released Mon, 30 Nov 2015
Swift Version 5.1

Map, FlatMap, Reduce & More

A practical introduction into the map, compactMap, filter, and reduce functions.

Intro

Even before Swift was released, iOS / Cocoa developers could use third party frameworks like ObjectiveSugar or ReactiveCocoa in order to gain functional programming constructs like map, flatMap or filter.

With Swift, they have become first class language citizens. There are many advantages to using them over a standard for loop. They typically express your intent better, they require less code, and they can be chained together in order to build up complex logic in a clear way.

In this post, I'd like to show another very cool functional addition to Swift which can sometimes be a better solution than map / filter constructs: reduce.

A simple Problem

Consider this problem: You're getting a list of persons from a JSON endpoint. You'd like to know the average age from all people living in California. The parsed data looks like this:

let persons: [[String: Any]] = [["name": "Carl Saxon", "city": "New York, NY", "age": 44],
 ["name": "Travis Downing", "city": "El Segundo, CA", "age": 34],
 ["name": "Liz Parker", "city": "San Francisco, CA", "age": 32],
 ["name": "John Newden", "city": "New Jersey, NY", "age": 21],
 ["name": "Hector Simons", "city": "San Diego, CA", "age": 37],
 ["name": "Brian Neo", "age": 27]]

Note the last entry, which omits a city for the person in question. Those cases have to be silently ignored.

The expected result in the example would be 3 persons , as we have three persons from California. Let's try to implement this in Swift in terms of compactMap and filter. The compactMap is used instead of map as compactMap automatically ignores empty optionals. So compactMap([0, nil, 1, 2, nil]) results in [0, 1, 2]. This eases the handling of persons without a proper city.

func infoFromState(state: String, persons: [[String: Any]]) 
     -> Int {
    return persons.compactMap( { $0["city"]?.componentsSeparatedByString(", ").last })
           .filter({$0 == state})
           .count
}
infoFromState(state: "CA", persons: persons)

That's simple enough.

However, now consider the following complication: You'd like to know how many of those persons live in California, and you'd like to know their average age. If we try upgrading the above example, we soon realize that his is a slightly harder problem.

There are various solutions, but they all seem to not fit well with functional constructs. A loop-based approach feels much simpler.

When we think about why this does fit, we realize it is because the shape of the data changes. map, compactMap, and filter all keep the shape of the data similar. Array goes in, array goes out. The amount and the contents of the array may change, but the array-shape stays. The problem above, however, requires us to change the shape to a struct or tuple with an Integer average and an Integer sum.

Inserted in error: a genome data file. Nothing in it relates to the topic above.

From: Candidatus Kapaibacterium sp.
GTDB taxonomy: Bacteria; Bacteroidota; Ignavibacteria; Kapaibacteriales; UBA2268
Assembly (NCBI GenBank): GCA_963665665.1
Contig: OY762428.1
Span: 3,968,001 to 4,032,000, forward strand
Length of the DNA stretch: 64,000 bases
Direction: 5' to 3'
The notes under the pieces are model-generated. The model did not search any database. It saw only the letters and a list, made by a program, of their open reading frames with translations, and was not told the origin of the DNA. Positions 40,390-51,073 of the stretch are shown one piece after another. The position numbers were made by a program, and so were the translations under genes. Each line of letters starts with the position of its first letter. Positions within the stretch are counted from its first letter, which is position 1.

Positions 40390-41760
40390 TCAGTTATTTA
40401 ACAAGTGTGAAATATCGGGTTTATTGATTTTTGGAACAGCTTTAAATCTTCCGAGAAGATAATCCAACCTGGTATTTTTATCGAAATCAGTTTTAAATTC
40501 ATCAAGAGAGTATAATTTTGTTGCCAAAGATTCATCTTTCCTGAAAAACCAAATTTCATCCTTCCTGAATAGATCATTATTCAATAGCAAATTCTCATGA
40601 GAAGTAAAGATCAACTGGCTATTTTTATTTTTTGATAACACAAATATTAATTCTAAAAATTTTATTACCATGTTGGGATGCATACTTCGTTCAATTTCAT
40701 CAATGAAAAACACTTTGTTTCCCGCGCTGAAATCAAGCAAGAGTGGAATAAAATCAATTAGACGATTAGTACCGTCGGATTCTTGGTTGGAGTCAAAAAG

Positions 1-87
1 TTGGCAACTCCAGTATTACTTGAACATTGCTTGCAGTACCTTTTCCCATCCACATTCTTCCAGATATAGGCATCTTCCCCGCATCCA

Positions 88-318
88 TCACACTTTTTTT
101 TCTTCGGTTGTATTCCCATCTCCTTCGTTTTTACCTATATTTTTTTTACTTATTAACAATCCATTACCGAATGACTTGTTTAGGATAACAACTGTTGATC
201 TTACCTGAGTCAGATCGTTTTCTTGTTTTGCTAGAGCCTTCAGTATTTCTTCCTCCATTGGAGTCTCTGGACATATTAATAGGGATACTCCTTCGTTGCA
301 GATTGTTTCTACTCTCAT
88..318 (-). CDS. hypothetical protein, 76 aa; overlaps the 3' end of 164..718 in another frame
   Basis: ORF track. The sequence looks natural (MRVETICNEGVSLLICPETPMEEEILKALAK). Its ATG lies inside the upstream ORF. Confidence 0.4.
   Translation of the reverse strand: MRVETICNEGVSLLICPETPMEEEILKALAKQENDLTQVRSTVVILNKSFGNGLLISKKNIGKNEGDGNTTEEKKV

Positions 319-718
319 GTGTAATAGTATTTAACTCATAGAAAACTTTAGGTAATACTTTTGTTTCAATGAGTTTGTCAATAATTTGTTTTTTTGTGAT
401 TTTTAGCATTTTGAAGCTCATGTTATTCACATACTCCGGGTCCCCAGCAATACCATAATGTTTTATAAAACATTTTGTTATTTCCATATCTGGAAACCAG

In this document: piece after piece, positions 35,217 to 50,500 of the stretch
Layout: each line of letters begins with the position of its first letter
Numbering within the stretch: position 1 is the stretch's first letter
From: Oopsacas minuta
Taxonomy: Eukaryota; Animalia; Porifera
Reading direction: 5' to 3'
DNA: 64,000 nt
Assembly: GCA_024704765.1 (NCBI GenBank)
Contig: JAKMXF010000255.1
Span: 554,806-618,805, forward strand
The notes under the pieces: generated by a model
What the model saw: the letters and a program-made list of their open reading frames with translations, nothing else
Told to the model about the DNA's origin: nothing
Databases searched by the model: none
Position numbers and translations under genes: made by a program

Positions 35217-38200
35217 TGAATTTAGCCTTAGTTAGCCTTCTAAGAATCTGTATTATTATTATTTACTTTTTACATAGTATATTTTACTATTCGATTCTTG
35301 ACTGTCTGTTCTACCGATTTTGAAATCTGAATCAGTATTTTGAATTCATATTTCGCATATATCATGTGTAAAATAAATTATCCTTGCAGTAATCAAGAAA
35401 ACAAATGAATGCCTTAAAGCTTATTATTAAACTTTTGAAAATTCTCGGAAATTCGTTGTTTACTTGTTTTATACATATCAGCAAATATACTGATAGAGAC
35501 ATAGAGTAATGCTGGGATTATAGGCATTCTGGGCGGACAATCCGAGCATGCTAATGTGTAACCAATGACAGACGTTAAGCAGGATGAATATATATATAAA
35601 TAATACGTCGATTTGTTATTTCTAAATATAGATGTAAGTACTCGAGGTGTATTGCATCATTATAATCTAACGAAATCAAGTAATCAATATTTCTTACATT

These are the kind of problems where you can apply reduce. So what is reduce? Lets have a look.

Reduce

Reduce is sort of a generalized version of map, compactMap, flatMap, or filter. The basic idea is to reduce a sequence into a different shape utilizing an accumulator that can keep incremental state. To do this, we hand the function a combinator closure/function/method which is called once for each item in the sequence. This may sound complicated but becomes really easy with a couple of examples.

It is a method on SequenceType and looks like this (simplified):

func reduce<T>(_ initialResult: T, _ nextPartialResult: (T, Self.Generator.Element) -> T) -> T

There're two parameters here:

  1. A initialResult value of generic type T
  2. A closure nextPartialResult that receives two parameters and returns the generic type T. The two parameters are T, once again, and the element type of the array. Imagine we had an array of String and we'd like to reduce it to the count of elements Int. Reduce would look like this:
func reduce(_ initialResult: Int, _ nextPartialResult: (Int, String) -> Int) -> Int

So here we have an initial value Int, and we have a closure which expects us to return the same type as the initial value (Int). The final value of the operation is also of the same type as the initial value.

If we take a very simple reduce operation - counting the elments in an array of String - , the evaluation will look like this:

func count(accumulator: Int, current: Int) -> Int {
   return accumulator += 1
}
[1, 2, 3].reduce(0, count)

// The following steps will be performed
count(0, 1) { return 0 + 1 } = 1
count(1, 2) { return 1 + 1 } = 2
count(2, 3) { return 2 + 1 } = 3
= 6

And if we want to sum up the integer elements in an array of Int, we'd write this:

func sum(accumulator: Int, current: Int) -> Int {
   return accumulator + current
}
[1, 2, 3].reduce(0, sum)
// The following steps will be performed
sum(0, 1) { return 0 + 1 } = 1
sum(1, 2) { return 1 + 2 } = 3
sum(3, 3) { return 3 + 3 } = 6
= 6

The nextPartialResult closure (sum in our example) will be called once for each item in the list [1, 2, 3]. The state will be kept in the accumulator variable which is just an Integer.

Let's start re-implementing some of our other, trusted, functional programming friends. In order to keep things simple for now, all these functions will operate on Int or Optional<Int>; i.e. we will ignore generics in here. Also, keep in mind that the implementations below exist to explain the behaviour of reduce. The native Swift implementations are usually much faster compared to the reduce versions below. Reduce shines in a different set of problems, which will be explained further below.

Map

Lets re-implement map and call it rmap (short for reduce map)

func rmap(_ elements: [Int], transform: (Int) -> Int) -> [Int] {
    return elements.reduce([Int](), combine: { 
      (var acc: [Int], obj: Int) -> [Int] in
       acc.append(transform(obj))
       return acc
    })
}
let input = [1, 2, 3, 4]
let output = rmap(input, transform: { $0 * 2})
assert(output == [2, 4, 6, 8])

This is a good example to understand the basics of reduce.

  • First, we're calling reduce on a sequence of elements elements.reduce....
  • Next, We're giving it the accumulator, i.e. an empty Int array, which will form or return type / result [Int]()
  • After that, we're handing in the combinator which takes two parameters. The first is the accumulator which we just provided acc: [Int], the second is the current object from our sequence obj: Int.